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Have you ever noticed cars shutting off one of their front lights to activate a blinker? Well, certainly have, so to find out why see awkward one-eyed vehicles signaling turns at seemingly every intersection.
Because DRL is close to the Direction Indicator, or even incorporated, you have to turn off the DRL during indicating. The same idea applies to the rear lights, if indicating the brake lights have to turn off. The reason is a better signal perception recognition.
OK, so this makes sense: The reason why so many cars look like they’ve had their eyes shot out is to prevent their led daytime running lights from hiding the turn signals from view. Led daytime running lights are steady burning lamps that are used to improve the conspicuity of a vehicle from the front sides when the regular headlamps are not required for driving. In other words, these are the lights that are on all the time to help other drivers see you. Though they’re technically not the same as headlamps, in some cars, the led daytime running lights are actually located in the same place. The combined DRLs and low beams that look especially like one-eyed monsters as they signal their turn with what looks like one headlight blown out.
Each DRL optically combined with a turn signal lamp must be automatically deactivated as a DRL when the turn signal lamp or hazard-warning lamp is activated, and automatically reactivated as a DRL when the turn signal lamp or hazard warning lamp is deactivated. So, It’s pretty straightforward for vehicles with combined blinkers and DRLs. If a car’s turn signal and DRL are separate, though, that doesn’t mean it can keep its DRL on while signaling. It all depends on how close the two light sources are.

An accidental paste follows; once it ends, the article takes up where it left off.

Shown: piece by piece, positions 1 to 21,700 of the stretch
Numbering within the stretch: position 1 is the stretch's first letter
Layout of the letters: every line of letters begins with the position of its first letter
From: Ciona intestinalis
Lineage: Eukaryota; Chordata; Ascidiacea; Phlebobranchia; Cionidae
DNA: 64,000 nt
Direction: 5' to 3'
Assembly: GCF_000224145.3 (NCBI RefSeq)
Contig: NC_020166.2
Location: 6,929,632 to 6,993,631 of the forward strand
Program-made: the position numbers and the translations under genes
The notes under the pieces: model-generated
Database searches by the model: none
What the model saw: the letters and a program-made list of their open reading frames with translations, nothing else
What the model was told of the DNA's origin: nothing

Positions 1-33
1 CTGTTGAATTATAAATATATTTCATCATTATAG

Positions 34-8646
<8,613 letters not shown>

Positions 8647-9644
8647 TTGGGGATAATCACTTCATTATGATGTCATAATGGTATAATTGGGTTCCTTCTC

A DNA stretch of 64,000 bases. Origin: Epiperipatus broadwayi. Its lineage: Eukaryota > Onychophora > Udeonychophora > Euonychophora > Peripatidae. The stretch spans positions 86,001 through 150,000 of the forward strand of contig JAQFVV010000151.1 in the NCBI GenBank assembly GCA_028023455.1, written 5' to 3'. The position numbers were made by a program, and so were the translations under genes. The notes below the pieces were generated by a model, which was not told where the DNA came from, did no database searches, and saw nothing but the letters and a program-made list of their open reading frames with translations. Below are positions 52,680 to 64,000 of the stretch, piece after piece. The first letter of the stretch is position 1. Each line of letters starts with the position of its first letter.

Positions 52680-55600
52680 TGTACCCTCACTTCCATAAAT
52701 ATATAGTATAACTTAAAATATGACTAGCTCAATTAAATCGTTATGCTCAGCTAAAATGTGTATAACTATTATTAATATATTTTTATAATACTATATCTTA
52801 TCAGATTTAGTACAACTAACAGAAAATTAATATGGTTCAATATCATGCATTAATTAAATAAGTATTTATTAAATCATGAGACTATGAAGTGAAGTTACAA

The luminous intensity of the DRL is not more than 2,600 cd at any location in the beam and the turn signal lamp meets 2.5 times the base front turn signal photometric requirements. In other words, If the turn signal is very bright and the led daytime running lights is fairly dim, then the DRL wont obscure the turn signal and it’s fine if both lights are close to one another and simultaneously on. The DRL is optically combined with a lower beam headlamp and the turn signal lamp meets 2.5 times the base front turn signal photometric requirements. The DRL is deactivated when the turn signal or hazard warning signal lamp is activated. So basically, if your car uses the DRL as its turn signal, the DRL—unsurprisingly— has to shut off when using the blinker. And if your DRL is separate from your turn signal, there’s a spacing requirement with three exceptions, one of which is to cut off the DRL when signaling.